Photo: Burden of Asthma on Latinos
The American Lung Association released a new report today, Luchando por el Aire: The Burden of Asthma on Hispanics, which provides an overview of research on the complex biological, environmental, political and cultural factors that increase asthma’s burden on the Hispanic/Latino population in this country. This report is part of the Lung Association’s Disparities in Lung Health Series.
The Spanish title is the best translation of “fighting for air,” an experience that is all too common among Hispanics with asthma. Compared to non-Hispanic whites, Hispanics with asthma are less likely to be in the care of a regular doctor or clinic; less likely to be prescribed appropriate medicines; less likely to have access to specialized care; and more likely to end up being treated in the emergency department or hospitalized in a crisis.
According to Norman H. Edelman, M.D., Chief Medical Officer for the American Lung Association,
“Some Hispanics face social and economic disadvantages that leave them less able to implement the necessary steps to manage their asthma. Hispanics are the nation’s fastest growing ethnic group, and the urgency of addressing the burden of asthma grows with the population. The Lung Association remains committed to addressing these and other health disparities in this country.”
Unfortunately, more than 25 percent of Hispanics lack a regular source of medical care, and when they get sick they are more likely to end up being treated in the emergency department or hospitalized. Although Hispanics are only 16 percent of the U.S. population, they account for nearly one-third of people who do not have health insurance.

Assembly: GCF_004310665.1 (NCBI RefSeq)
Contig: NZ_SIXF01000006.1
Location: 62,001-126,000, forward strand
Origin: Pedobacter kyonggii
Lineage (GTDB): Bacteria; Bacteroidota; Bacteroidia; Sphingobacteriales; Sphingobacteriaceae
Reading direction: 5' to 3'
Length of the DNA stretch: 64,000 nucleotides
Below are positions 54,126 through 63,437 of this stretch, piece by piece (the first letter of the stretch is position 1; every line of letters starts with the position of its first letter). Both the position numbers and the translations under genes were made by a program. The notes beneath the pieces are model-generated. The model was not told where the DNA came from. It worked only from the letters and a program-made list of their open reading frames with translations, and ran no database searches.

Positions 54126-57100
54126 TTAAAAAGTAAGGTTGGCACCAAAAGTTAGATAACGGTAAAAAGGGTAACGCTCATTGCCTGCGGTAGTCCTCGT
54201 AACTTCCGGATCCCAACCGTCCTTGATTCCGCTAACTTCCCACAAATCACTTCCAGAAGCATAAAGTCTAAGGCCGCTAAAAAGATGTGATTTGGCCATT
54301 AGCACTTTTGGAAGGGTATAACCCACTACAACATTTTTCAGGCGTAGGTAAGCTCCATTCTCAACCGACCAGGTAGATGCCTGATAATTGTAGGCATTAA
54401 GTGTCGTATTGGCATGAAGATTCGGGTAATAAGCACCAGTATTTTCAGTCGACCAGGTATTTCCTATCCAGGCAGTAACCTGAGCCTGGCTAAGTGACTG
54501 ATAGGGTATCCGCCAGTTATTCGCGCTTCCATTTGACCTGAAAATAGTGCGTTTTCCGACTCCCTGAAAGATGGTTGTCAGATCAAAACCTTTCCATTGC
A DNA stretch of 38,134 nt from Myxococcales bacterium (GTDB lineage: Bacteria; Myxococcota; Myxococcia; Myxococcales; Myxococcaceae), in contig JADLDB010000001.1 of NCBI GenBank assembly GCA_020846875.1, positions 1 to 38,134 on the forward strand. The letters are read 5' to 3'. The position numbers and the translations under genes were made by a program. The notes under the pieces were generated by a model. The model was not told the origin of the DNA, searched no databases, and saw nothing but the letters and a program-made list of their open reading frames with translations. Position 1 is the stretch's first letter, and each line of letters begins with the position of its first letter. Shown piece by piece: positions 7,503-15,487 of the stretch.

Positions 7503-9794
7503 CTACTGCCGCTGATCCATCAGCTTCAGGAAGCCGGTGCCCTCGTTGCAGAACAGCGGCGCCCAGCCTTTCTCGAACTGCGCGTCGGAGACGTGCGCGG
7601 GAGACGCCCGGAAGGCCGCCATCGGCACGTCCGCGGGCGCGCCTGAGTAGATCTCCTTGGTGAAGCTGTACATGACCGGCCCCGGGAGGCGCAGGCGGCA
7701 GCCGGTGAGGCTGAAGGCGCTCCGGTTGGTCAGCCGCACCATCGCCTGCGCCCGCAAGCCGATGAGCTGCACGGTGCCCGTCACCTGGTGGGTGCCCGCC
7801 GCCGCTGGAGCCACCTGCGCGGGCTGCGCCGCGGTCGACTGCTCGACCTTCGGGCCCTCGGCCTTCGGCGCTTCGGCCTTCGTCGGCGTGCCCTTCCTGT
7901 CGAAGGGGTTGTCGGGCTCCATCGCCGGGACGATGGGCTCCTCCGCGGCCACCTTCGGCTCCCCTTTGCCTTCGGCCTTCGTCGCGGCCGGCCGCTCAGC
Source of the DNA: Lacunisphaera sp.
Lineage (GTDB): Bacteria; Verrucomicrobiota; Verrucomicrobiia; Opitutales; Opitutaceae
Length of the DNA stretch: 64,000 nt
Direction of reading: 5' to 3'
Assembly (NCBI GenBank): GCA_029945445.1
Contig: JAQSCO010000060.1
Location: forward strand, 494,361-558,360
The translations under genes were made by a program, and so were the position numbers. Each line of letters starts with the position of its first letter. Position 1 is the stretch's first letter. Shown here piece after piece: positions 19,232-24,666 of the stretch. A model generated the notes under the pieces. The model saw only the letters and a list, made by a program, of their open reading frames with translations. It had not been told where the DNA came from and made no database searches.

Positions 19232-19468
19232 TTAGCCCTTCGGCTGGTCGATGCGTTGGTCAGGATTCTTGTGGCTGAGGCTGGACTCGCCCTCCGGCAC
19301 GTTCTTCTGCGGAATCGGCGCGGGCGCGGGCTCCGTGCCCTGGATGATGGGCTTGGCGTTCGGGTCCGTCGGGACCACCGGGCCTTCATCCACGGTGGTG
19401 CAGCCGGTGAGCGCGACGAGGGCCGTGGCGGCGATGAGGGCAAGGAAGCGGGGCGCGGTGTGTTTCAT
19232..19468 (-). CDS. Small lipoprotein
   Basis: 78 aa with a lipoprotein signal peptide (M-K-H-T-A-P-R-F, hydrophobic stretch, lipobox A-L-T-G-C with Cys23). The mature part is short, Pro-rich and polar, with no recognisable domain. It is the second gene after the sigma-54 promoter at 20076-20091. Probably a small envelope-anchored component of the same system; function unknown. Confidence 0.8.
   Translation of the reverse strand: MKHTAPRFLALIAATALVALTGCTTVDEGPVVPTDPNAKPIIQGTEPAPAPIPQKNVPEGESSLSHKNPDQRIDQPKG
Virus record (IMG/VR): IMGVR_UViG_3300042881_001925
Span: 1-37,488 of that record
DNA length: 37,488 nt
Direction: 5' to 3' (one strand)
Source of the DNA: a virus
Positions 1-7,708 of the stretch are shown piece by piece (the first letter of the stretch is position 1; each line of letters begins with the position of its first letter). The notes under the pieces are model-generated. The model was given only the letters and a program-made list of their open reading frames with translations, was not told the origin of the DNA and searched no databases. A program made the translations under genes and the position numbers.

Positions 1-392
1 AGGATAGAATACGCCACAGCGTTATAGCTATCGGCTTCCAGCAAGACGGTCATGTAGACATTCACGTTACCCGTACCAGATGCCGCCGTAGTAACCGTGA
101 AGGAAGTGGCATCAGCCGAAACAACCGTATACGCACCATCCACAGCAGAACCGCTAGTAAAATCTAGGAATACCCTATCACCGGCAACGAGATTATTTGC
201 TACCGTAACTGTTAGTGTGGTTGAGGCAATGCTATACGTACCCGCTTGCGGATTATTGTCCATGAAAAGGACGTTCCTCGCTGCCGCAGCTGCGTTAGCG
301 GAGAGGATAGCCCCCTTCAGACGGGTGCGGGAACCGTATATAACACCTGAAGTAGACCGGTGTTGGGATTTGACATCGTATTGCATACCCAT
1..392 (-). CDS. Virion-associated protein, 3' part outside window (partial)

When it comes to managing their asthma, Hispanics also face other burdens that are due to the environment, poverty and stress. For example, Hispanics are 165 percent more likely to live in counties with unhealthy levels of particulate matter pollution, and 51 percent more likely to live in counties with unhealthy levels of ozone compared to non-Hispanic whites. They are also more likely to work in low-paying agriculture, construction and service jobs that rarely provide health benefits and often expose workers to serious respiratory hazards.
Poverty and stress have been shown to affect the body’s immune response, increasing inflammation and worsening asthma. At 22 percent, more Hispanics in this country live below the poverty level compared to the U.S. average of 12.5 percent.
According to Fernando Pineda-Reyes, CEO of CREA Results, whose organization of Promotores de Salud/Community Health Workers seeks to raise awareness and education on health issues in the Latino community, “Asthma is a frightening disease for individuals in the Hispanic community, especially when language barriers are present. That’s why the Lung Association asthma management programs provide much-needed help to people in our community suffering from asthma.”